Could a higher protein intake lead to healthier eating?
ISLAMABAD, July 05 (ONLINE): Eating a variety of nutritious foods is essential to health and well-being. What makes up people’s diet will impact multiple areas of health, including maintaining a healthy weight. Protein is a critical component of the diet.
A recent studyTrusted Source published in the journal ObesityTrusted Source found that increasing protein in the diet may be helpful for people involved in weight loss programs. Specifically, it may impact food choices and reduce the loss of lean body mass.
Protein and lean body mass
ProteinsTrusted Source are nutrients that allow the human body to function appropriately. Protein helps the body maintain its structure and controls functions in the body and its cells. People can get protein from various sources, including meat, dairy, some vegetables and grains.
One challenge for people who are working toward weight loss is maintaining lean body mass while getting rid of excess fat. Lean body mass (LBM) has to do with the body’s mass that is not made up of adipose tissue or body fat. Part of this amount is made up of the muscles, or the muscle mass.
Dr. Anastasia Kalea with the University College London Division of Medicine, who was not involved in the study, explained to Medical News Today:
“While several dietary, lifestyle, [behavioral], pharmacological or combination weight-loss interventions are promising, they often face the challenge of loss of lean body mass, which has multiple negative health implications. It affects one’s quality of life, [and] the ability to conduct activities of daily living, has effects on neuromuscular function, emotion and psychological states, and it also affects the sustainability of weight loss because it is linked to metabolic decline.”
“The holy grail of a successful weight loss intervention is to find a way to maintain LBM. Therefore, weight loss strategies that protect lean body mass are of value.”
— Dr. Anastasia Kalea
Researchers are still working to understand how protein intake impacts lean muscle mass and how to best implement protein into weight-loss diets.
Benefits of increased protein intake
In this study, researchers sought to examine how “the change in self-selected protein intake during caloric restriction (CR) alters diet quality and lean body mass (LBM).”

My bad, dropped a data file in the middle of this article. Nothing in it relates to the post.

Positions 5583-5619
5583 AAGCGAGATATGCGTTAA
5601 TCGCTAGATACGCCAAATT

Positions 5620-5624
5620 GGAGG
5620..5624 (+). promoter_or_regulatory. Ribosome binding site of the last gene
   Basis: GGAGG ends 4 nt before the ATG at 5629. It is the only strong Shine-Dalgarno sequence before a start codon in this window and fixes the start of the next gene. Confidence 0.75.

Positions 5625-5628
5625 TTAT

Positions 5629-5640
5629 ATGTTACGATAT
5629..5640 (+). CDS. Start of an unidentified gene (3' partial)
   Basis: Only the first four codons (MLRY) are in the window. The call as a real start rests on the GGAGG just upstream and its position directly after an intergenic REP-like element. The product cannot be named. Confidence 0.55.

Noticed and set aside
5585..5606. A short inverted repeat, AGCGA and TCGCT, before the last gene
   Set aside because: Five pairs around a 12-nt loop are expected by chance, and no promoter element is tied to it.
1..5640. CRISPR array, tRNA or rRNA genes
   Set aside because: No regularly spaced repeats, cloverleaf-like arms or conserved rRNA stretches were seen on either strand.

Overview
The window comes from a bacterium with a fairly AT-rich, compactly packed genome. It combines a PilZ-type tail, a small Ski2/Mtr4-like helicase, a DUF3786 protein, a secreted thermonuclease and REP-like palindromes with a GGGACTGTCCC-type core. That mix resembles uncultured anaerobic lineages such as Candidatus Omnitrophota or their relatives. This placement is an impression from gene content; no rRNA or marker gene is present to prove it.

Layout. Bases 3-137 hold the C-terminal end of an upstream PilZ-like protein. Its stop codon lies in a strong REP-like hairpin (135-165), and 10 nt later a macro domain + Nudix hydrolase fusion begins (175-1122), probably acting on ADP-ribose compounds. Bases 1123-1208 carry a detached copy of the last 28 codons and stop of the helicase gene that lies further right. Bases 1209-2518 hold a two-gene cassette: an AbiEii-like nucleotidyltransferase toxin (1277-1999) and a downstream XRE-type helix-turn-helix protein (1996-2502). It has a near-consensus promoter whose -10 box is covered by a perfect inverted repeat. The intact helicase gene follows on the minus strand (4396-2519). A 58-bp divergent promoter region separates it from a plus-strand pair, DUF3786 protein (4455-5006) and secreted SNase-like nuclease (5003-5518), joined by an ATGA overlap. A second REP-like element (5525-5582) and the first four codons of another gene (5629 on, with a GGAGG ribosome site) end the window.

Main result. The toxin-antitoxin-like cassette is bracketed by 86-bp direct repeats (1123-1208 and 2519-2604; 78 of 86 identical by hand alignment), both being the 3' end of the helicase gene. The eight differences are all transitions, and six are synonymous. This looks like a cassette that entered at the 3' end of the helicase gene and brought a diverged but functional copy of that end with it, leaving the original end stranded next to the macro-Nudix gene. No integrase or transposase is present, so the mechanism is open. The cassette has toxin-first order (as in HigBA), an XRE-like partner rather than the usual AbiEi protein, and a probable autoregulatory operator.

The study used pooled data from multiple trials and included participants who met specific eligibility criteria. Researchers evaluated 207 adults before and over six months of diets that restricted calorie intake.
All participants were either overweight or obese. All participants went through a weight loss intervention lasting six to twelve months. They all had weekly counseling sessions for the first eight weeks and follow-up visits with a registered dietitian nutritionist.
Researchers evaluated both body composition via dual-energy X-ray absorptiometry and dietary intake. They also looked at components like protein sources and diet quality. Based on the intake data, they divided participants into two groups: lower and higher protein intake.
Study author Dr. Sue Shapses, a professor in the Department of Nutritional Sciences at Rutgers University-New Brunswick, told MNT: “In this study design, we split the participants in half based on how much protein they consumed during the 6 months of weight reduction.”
Researchers found that the amount of weight loss was similar for both groups. However, among the high protein intake group, there was less loss of lean body mass.
Participants in the high protein group also made more healthy food choices, such as an increased intake of green vegetables and decreasing consumption of refined grains and added sugar.
Prof. Shapses explained:
“One surprising aspect of this study is that while all subjects were instructed to consume enough protein and a healthy diet during the weight reduction trial, it was unexpected that those who ingested less protein had fewer desirable outcomes.”
“We found that those who consumed less protein also ate foods of lower quality (like more refined grains and added sugar and fewer green vegetables).”
— Dr. Sue Shapses